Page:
Here’s the thing about leaving the atmosphere: you’ve gotta do it exactly right—with the right equipment, at the right speed—or else you’ll burn up. With the pre-NASA Project Manhigh looming in the background, last night’s season finale of Masters of Sex saw several characters reaching for uncharted territory, crossing their fingers and hoping they won’t be set ablaze.
Now aware that he’s gay, Margaret confronts Barton and demands answers, saying now that she’s discovered she’s been living with “a Martian” she deserves to know about life on Mars. He admits that although most of the men he’s been with were paid escorts, there was one he was in love with when he was 18, before he met Margaret. He insists he’s taking steps to “cure” himself of his homosexuality, and because she refuses to remain in the dark, Margaret pays a visit to the doctor Barton’s been seeing to discuss possible treatments. They’re predictably barbaric—electroshock therapy, chemical castration—and Margaret begins to realize she’s not as emotionally prepared for life on Mars as she thought she was. She doesn’t want to lose the 30 years they’ve shared together (memory loss is a major risk of electroshock therapy), and she asks him to skip the treatment. He agrees, but later in the episode he reveals to Bill he plans to go ahead with the procedure.
Speaking of Bill, he’s the one who burns up most spectacularly this week. (Anyone else notice that was a fire extinguisher he threw through his locked office window? We see you, metaphor-happy Masters of Sex writers.) He finally presents the study, and at first it seems to be going swimmingly—the doctors are sufficiently liquored up, thanks to the complimentary martinis he suggested, and they seem genuinely impressed with the findings on male sexuality, so much so that one drunk doc even gets up and makes a joke about his small penis. But when the presentation switches over to female sexuality, the mood shifts. Bill shows the footage of Jane’s vaginal canal and Virginia’s masturbation session (without asking their permission, of course), asserting that women are sexually superior to men, and the doctors are horrified. They dismiss the study as smut and storm out of the room. The 20 people Bill was expecting for a celebratory dinner at his home all fail to show up, and pretty soon there’s a petition circulating to have the study booted from the hospital. Bill learns from Barton that the chancellor’s planning to do one better by firing both of them, so he takes the fall for both of them, saving Barton’s job by insisting he went behind his back.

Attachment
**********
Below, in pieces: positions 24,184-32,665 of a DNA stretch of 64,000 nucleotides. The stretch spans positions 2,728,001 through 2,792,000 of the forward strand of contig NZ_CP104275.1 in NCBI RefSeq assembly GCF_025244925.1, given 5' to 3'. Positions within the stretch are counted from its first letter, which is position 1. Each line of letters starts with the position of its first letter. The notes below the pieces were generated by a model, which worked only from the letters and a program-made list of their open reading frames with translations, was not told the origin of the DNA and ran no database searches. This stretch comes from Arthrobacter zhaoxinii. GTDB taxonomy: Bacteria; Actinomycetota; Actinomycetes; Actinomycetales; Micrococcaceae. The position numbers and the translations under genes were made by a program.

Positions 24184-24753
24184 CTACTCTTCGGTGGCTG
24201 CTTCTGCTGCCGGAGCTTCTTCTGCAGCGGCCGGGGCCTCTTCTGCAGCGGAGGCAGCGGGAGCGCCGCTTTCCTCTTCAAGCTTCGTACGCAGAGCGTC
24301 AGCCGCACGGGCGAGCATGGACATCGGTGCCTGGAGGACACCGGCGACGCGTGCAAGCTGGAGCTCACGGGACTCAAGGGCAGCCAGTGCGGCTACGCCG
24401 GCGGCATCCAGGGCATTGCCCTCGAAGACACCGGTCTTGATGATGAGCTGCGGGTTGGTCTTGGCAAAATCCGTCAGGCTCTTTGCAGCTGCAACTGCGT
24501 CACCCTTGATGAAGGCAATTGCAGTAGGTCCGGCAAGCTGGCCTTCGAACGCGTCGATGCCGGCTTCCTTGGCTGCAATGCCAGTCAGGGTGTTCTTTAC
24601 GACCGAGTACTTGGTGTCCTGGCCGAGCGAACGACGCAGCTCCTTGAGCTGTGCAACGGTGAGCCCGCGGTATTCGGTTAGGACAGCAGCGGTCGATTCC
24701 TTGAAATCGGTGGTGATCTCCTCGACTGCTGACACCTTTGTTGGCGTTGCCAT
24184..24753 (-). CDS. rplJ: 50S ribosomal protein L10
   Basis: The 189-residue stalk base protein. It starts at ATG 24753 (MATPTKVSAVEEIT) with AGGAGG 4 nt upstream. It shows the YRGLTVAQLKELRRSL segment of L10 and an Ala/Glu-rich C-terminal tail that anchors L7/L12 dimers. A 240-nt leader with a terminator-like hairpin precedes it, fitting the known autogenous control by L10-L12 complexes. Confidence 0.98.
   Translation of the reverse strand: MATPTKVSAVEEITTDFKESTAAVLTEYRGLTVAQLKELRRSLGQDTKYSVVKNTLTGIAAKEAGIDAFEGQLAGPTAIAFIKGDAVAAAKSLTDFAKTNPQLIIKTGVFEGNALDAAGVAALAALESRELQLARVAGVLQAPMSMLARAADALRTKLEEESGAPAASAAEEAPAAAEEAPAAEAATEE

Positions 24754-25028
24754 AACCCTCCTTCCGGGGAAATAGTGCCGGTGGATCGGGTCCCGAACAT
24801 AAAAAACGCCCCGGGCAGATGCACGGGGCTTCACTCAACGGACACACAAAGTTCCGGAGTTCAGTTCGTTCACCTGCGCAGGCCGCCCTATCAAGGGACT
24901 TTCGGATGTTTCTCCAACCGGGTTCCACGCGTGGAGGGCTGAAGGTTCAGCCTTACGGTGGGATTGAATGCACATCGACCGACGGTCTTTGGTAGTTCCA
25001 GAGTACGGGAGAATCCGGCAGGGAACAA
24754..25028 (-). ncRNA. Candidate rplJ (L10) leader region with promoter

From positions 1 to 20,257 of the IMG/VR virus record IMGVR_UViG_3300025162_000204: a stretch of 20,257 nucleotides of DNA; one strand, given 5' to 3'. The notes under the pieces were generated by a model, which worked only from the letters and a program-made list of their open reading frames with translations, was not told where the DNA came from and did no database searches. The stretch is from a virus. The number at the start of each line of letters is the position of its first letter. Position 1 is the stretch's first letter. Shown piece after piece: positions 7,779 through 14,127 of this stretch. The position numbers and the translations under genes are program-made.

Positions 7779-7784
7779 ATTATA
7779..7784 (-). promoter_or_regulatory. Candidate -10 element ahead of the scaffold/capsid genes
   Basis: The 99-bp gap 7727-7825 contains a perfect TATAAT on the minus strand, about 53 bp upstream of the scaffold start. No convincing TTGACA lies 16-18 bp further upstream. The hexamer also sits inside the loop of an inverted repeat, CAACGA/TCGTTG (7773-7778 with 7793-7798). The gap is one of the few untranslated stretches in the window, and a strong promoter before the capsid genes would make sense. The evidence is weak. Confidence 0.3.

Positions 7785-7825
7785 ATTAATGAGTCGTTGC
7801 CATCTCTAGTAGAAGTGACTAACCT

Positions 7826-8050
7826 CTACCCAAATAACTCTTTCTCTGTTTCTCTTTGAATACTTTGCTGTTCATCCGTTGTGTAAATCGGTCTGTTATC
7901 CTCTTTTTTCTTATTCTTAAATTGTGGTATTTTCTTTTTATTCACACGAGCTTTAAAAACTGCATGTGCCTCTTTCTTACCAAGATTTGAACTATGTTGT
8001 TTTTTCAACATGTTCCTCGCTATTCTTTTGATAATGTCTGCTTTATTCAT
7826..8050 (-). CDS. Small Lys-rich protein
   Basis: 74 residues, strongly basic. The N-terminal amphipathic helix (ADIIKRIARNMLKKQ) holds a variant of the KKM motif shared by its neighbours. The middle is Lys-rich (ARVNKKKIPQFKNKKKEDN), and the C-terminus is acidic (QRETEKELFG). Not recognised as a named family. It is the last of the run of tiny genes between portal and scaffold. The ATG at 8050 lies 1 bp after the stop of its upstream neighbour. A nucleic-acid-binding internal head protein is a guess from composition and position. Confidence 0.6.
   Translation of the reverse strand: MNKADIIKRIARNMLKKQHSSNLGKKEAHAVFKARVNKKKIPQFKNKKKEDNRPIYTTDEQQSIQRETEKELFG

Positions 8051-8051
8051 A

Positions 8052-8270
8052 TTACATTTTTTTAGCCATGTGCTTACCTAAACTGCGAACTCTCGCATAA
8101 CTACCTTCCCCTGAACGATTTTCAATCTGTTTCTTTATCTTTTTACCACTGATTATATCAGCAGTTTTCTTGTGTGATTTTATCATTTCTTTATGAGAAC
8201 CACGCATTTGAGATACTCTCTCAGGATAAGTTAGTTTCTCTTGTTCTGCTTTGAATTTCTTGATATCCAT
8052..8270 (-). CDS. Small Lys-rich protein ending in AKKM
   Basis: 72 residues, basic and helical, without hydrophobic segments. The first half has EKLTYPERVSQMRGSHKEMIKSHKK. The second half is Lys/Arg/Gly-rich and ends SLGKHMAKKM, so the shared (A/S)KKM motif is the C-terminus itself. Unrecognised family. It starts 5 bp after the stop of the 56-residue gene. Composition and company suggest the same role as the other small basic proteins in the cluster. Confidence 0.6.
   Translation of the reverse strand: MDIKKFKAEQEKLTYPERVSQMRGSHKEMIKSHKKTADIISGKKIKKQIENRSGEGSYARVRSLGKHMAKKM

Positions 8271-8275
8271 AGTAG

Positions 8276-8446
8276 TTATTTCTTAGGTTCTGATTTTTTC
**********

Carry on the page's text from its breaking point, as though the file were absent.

While (unbeknownst to him) his wife is in labor, giving birth to the child he never wanted, Bill wanders the halls of the hospital for a while, puts the aforementioned fire extinguisher through a window and winds up on Virginia’s doorstep in the rain. She’s touched that he included her name on the study, and he finally professes his love for her, saying “I have nothing to offer you except maybe the truth. There is one thing I can’t live without. It’s you.”
Masters of Sex
started out rough this season, but it finished strong. The season wraps up with just the right amount of unanswered questions to keep us looking forward to next year’s batch of episodes: Will Virginia accept Ethan’s proposal and move to California? Will she and Bill start having an affair? How will his baby with Libby affect Bill’s pursuit of Virginia? What’s going to happen to the study now that Bill’s been canned? The show still hasn’t rocketed out of the atmosphere yet, but like the pre-Space Age balloon experiment it took its name from, “Manhigh” laid the foundation for Masters of Sex to reach new heights.
—The Jane and Lester romance is still uninteresting to me. A little more character development with these two could go a long way.
—”I can spot a statistically average masturbator from a mile away.”
—Save for one scene where he vaguely makes a pass at Jane, Langham wasn’t in this episode at all, and I’m afraid that now that his storyline with Margaret is over, the writers don’t know what to do with him.
—What’ll happen to Ethan when Virginia rejects his proposal? (I say “when” rather than “if” because c’mon.)
—”I think your vaginal walls are beautiful.”
—Here’s hoping Lillian gets a little more screen-time next year. This week’s revelation that she only has 16 patients, due primarily to the fact that most women are uncomfortable with having a female gynecologist, was an interesting one. But so far she seems to exist mostly as an Option Two for Virginia, a non-Bill possibility that we all know will wind up being abandoned.